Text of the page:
But knowing that didn’t make me feel any better about Death Stranding’s dead cities. I had visions of stepping through the doors and being confronted not by bloodstains and BTs but by empty, unused streets. I dreaded having my fears confirmed — that I wasn’t rearranging the deck chairs on the Titanic, but instead swimming around the ship’s rusted hulk, asking corpses for their drink orders. Maybe humanity wasn’t hanging by a thread. Maybe the thread had already been cut and we were all just waiting until we hit the bottom.
There are other games where you roam a distinctly empty world. SnowRunner, as excellent as it is, has streets that are utterly devoid of life, and it does feel a little odd. But that title doesn’t hinge on you saving humanity; the lack of NPCs doesn’t reframe the game or undermine its patchwork narrative. Death Stranding, on the other hand, is all about people, and preserving them is instrumental to the game’s narrative.
Consequently, this one design decision not only undermines the game’s story but leads down a deeper rabbit hole and brings with it more questions. In a world where you can construct sentient parcel-delivering robots, who’s to say that the “people” you encounter when you make contact with a city aren’t the front end for some AI? The moment you drop off your deliveries, are they shunted into some darkened warehouse, just to maintain the illusion of your necessity?
Does humanity even exist beyond the few absurdly named characters you meet in person? Is Die Hardman an alien intelligence who just happened to stumble across a copy of Bruce Willis’ finest performance? Does Sam’s Norman Reedus shower curtain imply the existence of a Prime Reedus or a whole Reedusverse?
Shower curtain and alien intervention issues aside, there is a disquieting but plausible possibility, one that often crops up when a fictional world is facing a catastrophic global event. What if the president knows (or knew) that the world was winding down, that the cities were just tombs? Would she share this knowledge with the few survivors, knowing it would crush them and rob her of what little authority she had? Or would she use Sam to deliver false hope, avoiding a panic and retaining some semblance of sanity and order?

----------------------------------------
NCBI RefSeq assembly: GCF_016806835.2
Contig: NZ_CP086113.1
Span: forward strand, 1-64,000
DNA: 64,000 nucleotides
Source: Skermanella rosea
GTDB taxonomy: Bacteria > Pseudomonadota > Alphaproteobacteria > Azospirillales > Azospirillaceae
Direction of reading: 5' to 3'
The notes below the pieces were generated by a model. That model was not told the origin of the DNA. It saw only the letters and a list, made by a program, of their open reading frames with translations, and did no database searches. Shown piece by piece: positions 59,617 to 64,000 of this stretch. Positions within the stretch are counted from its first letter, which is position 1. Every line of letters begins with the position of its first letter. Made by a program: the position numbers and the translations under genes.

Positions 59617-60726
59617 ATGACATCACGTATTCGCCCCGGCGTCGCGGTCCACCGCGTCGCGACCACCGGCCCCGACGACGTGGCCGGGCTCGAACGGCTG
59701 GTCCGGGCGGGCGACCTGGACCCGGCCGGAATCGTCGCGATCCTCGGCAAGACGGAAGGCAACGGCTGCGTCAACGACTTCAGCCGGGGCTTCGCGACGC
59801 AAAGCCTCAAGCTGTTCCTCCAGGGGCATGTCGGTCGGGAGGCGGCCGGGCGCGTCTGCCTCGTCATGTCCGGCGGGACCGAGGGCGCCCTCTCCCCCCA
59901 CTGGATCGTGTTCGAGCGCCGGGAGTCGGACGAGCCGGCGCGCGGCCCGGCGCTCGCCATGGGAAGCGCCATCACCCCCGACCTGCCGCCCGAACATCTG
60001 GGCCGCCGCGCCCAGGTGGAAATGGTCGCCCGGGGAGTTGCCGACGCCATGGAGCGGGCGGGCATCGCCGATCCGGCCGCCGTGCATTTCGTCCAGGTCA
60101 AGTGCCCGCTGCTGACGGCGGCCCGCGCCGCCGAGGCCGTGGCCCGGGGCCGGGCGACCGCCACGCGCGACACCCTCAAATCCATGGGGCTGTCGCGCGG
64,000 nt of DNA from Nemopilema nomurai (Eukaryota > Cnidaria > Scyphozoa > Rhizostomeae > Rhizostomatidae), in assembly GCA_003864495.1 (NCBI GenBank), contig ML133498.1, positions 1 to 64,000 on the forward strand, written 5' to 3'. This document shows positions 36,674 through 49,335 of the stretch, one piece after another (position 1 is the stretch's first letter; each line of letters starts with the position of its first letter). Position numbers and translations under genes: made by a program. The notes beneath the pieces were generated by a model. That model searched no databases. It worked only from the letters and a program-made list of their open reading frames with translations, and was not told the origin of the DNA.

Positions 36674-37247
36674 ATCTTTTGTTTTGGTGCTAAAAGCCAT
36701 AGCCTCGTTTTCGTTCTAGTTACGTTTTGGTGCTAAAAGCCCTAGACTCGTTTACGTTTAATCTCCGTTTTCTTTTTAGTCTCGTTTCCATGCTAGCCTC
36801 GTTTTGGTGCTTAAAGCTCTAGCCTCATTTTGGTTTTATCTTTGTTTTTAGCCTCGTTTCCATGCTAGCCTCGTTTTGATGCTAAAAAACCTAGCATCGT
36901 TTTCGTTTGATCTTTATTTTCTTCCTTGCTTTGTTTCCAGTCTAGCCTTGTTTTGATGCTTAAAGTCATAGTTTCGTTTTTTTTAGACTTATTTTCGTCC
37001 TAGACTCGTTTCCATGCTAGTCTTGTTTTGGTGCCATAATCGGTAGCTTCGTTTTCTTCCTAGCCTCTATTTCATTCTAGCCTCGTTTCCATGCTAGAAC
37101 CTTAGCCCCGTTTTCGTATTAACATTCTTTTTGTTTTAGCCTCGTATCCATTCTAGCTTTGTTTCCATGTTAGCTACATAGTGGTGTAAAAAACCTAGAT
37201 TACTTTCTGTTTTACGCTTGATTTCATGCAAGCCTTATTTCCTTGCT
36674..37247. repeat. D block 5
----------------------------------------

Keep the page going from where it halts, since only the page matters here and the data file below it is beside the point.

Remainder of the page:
While Death Stranding’s silent cities smack of a poorly considered but time-saving design choice, I wouldn’t put it past Hideo Kojima to have locked the answer away. In the same way that it took five years to get Metal Gear Solid V’s nuclear disarmament message (kind of), there may be some turn of events that results in Death Stranding’s cities opening their doors. For my latest playthrough, I’ve tried to steer clear of Death Stranding’s cities, except when the plot compels me to. That way I can at least pretend my actions have consequences, that I’m saving humanity from a sad, lonely end. But that sense of dread never really goes away.
I once wished Death Stranding’s city gates would swing open so the grateful populace could welcome their parcel-lugging savior, or I could at least glimpse the society I was working to preserve, but I no longer feel that way. Instead, I hope they stay shut because, when it comes to those hauntingly silent cities, ignorance is bliss.